Let's face it, we might never find our dogs with bags under their eyes, but dogs, just like us, need their daily dose of beauty sleep.
How many hours do dogs sleep in 24 hours on average? There's ultimately no real standard time frame, as each dog is an individual.
Puppies, adult dogs, older dogs and different breeds of dogs may have different levels of energy and they may have different needs when it comes to how many hours of sleep they get.
However, we can make some average assumptions by adding up those shorter daily naps with those more lengthy night-time snoozes.
Breed Matters For a Good Part.....
When it comes to how much dogs sleep, breed seems to matter.
On one hand, there are dog breeds known for being couch potatoes who may rather snooze on the couch then go on a hike, while on the other hand, there are several dynamite dog breeds who perceive every second spent on the couch as wasted time.
And then you may have some others who have quite flexible schedules. Basically dogs matching their lifestyles with the lifestyles of their owners.
These pooches are likely to stay awake when their owners are awake and are ready to automatically snooze the moment their owners are reading a book or watching TV.
Want a dog who loves to spend countless hours on the couch snoozing? Look for some of the larger breeds of dogs.
"Some very large breeds of dogs, like Newfoundland's, Saint Bernard's, and mastiffs, often spend a great deal of their lives sleeping---perhaps up to sixteen or even eighteen hours a day," points out Stanley Coren in the book: "What do Dogs Know?"
But Age Matters Too!
Puppies are generally very active pooches, but their batteries tend to discharge quickly. One minute they're up and running, the next they are exhausted as they used up all their energy and need to re-charge.
Sum all those little naps up though and you'll find that puppies are likely to sleep even up to 18-20 hours a day depending upon their age.
We can't blame them though, pups have a lot of growing to and they need to get all the rest they can get. After all, it is known that growth hormone production increases while the puppy is resting or sleeping.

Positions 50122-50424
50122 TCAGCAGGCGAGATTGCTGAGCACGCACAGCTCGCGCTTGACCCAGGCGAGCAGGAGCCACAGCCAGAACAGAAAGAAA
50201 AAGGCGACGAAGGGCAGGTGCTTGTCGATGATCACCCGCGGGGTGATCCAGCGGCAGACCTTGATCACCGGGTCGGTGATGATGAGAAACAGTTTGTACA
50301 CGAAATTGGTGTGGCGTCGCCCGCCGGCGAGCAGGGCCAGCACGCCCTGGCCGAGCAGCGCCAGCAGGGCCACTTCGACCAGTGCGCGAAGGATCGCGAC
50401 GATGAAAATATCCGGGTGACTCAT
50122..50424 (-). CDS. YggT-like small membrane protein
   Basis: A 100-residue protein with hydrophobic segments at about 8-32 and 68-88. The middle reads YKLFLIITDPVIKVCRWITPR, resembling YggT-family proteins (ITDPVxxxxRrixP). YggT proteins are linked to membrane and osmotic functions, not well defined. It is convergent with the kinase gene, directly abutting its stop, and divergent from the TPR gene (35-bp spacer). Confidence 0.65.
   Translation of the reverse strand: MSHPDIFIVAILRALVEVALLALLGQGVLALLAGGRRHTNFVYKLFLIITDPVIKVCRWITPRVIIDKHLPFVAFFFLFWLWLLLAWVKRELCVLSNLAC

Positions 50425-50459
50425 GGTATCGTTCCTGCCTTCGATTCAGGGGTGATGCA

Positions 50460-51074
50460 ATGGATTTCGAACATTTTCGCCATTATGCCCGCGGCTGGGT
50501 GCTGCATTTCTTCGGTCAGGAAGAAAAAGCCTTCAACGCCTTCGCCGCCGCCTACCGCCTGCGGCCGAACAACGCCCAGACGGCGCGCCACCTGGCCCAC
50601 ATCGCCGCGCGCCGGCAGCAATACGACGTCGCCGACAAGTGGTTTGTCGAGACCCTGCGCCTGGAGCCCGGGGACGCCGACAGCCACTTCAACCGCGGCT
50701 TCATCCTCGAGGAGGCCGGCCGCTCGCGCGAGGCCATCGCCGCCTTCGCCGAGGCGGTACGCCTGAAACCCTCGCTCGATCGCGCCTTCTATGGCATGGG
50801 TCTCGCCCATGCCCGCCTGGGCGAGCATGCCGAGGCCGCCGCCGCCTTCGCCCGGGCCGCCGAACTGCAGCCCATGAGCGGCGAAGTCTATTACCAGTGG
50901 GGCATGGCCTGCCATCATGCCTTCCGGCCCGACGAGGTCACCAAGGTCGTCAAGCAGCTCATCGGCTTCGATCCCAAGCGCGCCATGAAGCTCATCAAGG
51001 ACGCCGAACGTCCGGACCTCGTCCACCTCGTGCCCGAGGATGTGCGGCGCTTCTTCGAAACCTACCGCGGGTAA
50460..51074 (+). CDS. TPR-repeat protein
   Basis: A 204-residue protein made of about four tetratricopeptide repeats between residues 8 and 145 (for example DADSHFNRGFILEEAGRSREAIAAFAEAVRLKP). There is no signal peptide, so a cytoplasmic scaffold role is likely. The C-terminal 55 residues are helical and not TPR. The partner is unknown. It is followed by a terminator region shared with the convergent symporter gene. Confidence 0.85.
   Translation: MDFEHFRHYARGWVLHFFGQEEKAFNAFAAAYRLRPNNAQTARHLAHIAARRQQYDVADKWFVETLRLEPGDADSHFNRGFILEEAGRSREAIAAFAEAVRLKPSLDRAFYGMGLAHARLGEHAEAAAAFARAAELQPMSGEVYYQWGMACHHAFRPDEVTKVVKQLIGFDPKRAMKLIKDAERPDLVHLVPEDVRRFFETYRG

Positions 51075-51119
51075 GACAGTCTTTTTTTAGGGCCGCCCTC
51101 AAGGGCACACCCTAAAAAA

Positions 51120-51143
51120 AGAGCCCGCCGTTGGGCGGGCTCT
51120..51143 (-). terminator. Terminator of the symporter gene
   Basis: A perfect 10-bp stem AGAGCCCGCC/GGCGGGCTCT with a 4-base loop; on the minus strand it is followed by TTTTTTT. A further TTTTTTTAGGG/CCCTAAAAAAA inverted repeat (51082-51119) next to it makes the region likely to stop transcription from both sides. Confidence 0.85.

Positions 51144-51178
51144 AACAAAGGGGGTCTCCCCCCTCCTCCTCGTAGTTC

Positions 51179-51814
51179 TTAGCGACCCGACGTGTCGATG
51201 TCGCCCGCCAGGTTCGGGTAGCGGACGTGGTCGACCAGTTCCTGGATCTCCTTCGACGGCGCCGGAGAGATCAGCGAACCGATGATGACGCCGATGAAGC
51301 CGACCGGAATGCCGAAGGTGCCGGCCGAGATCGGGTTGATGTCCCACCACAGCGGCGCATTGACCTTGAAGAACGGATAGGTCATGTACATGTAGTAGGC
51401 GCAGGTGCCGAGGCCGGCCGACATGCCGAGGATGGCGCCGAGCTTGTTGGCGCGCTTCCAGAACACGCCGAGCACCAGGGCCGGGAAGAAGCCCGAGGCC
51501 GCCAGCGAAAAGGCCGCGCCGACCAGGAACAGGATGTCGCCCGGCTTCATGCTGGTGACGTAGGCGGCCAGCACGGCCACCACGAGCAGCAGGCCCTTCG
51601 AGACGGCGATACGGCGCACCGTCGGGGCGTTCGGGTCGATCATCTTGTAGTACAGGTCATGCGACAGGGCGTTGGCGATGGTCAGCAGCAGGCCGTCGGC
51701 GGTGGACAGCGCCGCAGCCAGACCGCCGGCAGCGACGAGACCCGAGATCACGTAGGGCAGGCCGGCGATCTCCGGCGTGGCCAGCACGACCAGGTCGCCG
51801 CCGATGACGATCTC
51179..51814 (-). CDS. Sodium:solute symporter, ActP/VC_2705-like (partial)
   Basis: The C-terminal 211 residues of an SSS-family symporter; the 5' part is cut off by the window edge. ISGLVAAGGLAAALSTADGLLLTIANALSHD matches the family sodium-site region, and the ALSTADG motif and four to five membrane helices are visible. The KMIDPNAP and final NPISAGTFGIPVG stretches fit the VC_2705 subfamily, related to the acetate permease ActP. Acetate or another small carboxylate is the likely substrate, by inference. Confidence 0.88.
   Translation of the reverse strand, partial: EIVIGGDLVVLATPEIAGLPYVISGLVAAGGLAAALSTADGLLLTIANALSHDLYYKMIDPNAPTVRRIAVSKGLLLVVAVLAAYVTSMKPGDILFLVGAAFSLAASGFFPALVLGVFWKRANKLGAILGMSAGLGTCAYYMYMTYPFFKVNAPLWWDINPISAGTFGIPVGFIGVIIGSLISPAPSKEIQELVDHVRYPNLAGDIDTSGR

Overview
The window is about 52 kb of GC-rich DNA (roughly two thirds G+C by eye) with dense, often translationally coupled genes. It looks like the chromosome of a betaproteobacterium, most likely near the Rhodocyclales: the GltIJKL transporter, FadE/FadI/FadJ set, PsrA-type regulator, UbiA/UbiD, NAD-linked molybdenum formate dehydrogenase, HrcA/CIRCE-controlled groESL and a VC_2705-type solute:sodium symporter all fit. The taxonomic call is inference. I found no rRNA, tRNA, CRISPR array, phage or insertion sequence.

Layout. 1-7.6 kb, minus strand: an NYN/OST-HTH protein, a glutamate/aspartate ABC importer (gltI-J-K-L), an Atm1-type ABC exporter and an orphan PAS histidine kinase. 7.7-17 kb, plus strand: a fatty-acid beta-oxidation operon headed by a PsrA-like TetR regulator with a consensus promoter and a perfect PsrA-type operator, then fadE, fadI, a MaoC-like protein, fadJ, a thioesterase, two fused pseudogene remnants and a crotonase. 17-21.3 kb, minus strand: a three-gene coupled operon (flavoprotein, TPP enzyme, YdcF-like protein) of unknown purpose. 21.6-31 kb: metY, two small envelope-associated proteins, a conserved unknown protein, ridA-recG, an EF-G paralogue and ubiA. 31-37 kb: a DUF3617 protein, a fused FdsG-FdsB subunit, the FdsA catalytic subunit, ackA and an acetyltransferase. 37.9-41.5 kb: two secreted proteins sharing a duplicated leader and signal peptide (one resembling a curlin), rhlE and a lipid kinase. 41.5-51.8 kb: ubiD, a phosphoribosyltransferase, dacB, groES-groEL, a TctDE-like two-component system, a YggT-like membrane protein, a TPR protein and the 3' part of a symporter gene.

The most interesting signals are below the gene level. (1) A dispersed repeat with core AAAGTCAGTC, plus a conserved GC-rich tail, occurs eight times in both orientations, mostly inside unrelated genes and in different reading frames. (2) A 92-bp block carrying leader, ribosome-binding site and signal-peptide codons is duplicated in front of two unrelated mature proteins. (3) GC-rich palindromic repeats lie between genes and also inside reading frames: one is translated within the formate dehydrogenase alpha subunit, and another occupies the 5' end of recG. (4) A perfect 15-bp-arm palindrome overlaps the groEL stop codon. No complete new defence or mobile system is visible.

Oh, and if you ever notice your puppy getting cranky at times, try to get him to nap; like children, dogs and puppies get grumpy when they are tired too!
"Counting little naps and longer snoozes, most puppies sleep from 18 to 20 hours a day. As your puppy ages, he will sleep less" Dr. Debra Primovic, Pet Place.
Older dogs are on the calmer side of the spectrum, however, some are prone to develop sleep disruptions as they age either due to weak bladders or the onset of the doggy version of Canine Alzheimer's disease, which can dogs to pace, whine and feel confused at night.
Fortunately, when caught early, this progression of cognitive decline can be slowed down with a script from the vet.
Adolescent dogs and middle-aged ones are generally quite active and are more likely to look for something to do rather then snooze.
How Much Do Dogs Sleep in 24 Hours On Average?
Whether you own a small dog, a large dog, a puppy or an old dog, one thing is for sure, dogs tend to sleep more than us. However, it's also true that they often tend to sleep lightly.
Research Unveils Whether Dogs Smell Their Own Urine
Whether dogs smell their own urine is an interesting query that is worthy of investigating. Dogs are fascinating creatures, they live in a world of smells which makes us wonder how they must perceive the world around them. New research frequently unveils interesting findings on a dog's ability to smell, let's discover the latest!
What's Up With Dogs Digging Holes All of a Sudden?
With dogs digging holes all of a sudden, you may be wondering what they may be up to, and most of all, what is causing this whole new fascination with dirt. In the dog world, there is digging and digging, and therefore, to get to the root of the problem, you'll need to take an investigative look at what exactly drives the behavior.
What's a Snipey Muzzle in Dogs?
A snipey muzzle in dogs is something to be aware of, especially if you are planning to breed dogs or enter the show ring business. Even if you plan to use your dog as a hunting partner, you should be aware of snipey muzzles and how they may impact your dog's ability to perform the tasks he was bred for.
Indeed, if you ever bothered to notice, they are likely to frequently awaken for the slightest noises.